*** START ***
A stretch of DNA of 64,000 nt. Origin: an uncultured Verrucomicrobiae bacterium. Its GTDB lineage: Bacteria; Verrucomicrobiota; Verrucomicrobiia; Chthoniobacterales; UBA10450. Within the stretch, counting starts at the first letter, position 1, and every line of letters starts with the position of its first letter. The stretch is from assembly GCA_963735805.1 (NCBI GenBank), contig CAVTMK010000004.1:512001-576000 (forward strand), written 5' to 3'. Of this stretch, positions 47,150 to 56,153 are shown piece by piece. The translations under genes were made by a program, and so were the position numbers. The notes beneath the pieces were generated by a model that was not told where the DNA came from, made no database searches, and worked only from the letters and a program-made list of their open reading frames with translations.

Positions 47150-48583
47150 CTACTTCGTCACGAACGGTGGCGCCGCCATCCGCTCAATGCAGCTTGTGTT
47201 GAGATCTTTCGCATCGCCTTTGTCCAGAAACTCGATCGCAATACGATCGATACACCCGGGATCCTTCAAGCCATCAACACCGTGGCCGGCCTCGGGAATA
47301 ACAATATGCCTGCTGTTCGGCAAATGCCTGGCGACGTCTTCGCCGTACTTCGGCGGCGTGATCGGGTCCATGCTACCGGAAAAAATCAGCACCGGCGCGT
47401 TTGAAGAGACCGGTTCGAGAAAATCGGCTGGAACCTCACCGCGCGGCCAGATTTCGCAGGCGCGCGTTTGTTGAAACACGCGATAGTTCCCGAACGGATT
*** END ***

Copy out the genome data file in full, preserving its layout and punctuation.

A stretch of DNA of 64,000 nt. Origin: an uncultured Verrucomicrobiae bacterium. Its GTDB lineage: Bacteria; Verrucomicrobiota; Verrucomicrobiia; Chthoniobacterales; UBA10450. Within the stretch, counting starts at the first letter, position 1, and every line of letters starts with the position of its first letter. The stretch is from assembly GCA_963735805.1 (NCBI GenBank), contig CAVTMK010000004.1:512001-576000 (forward strand), written 5' to 3'. Of this stretch, positions 47,150 to 56,153 are shown piece by piece. The translations under genes were made by a program, and so were the position numbers. The notes beneath the pieces were generated by a model that was not told where the DNA came from, made no database searches, and worked only from the letters and a program-made list of their open reading frames with translations.

Positions 47150-48583
47150 CTACTTCGTCACGAACGGTGGCGCCGCCATCCGCTCAATGCAGCTTGTGTT
47201 GAGATCTTTCGCATCGCCTTTGTCCAGAAACTCGATCGCAATACGATCGATACACCCGGGATCCTTCAAGCCATCAACACCGTGGCCGGCCTCGGGAATA
47301 ACAATATGCCTGCTGTTCGGCAAATGCCTGGCGACGTCTTCGCCGTACTTCGGCGGCGTGATCGGGTCCATGCTACCGGAAAAAATCAGCACCGGCGCGT
47401 TTGAAGAGACCGGTTCGAGAAAATCGGCTGGAACCTCACCGCGCGGCCAGATTTCGCAGGCGCGCGTTTGTTGAAACACGCGATAGTTCCCGAACGGATT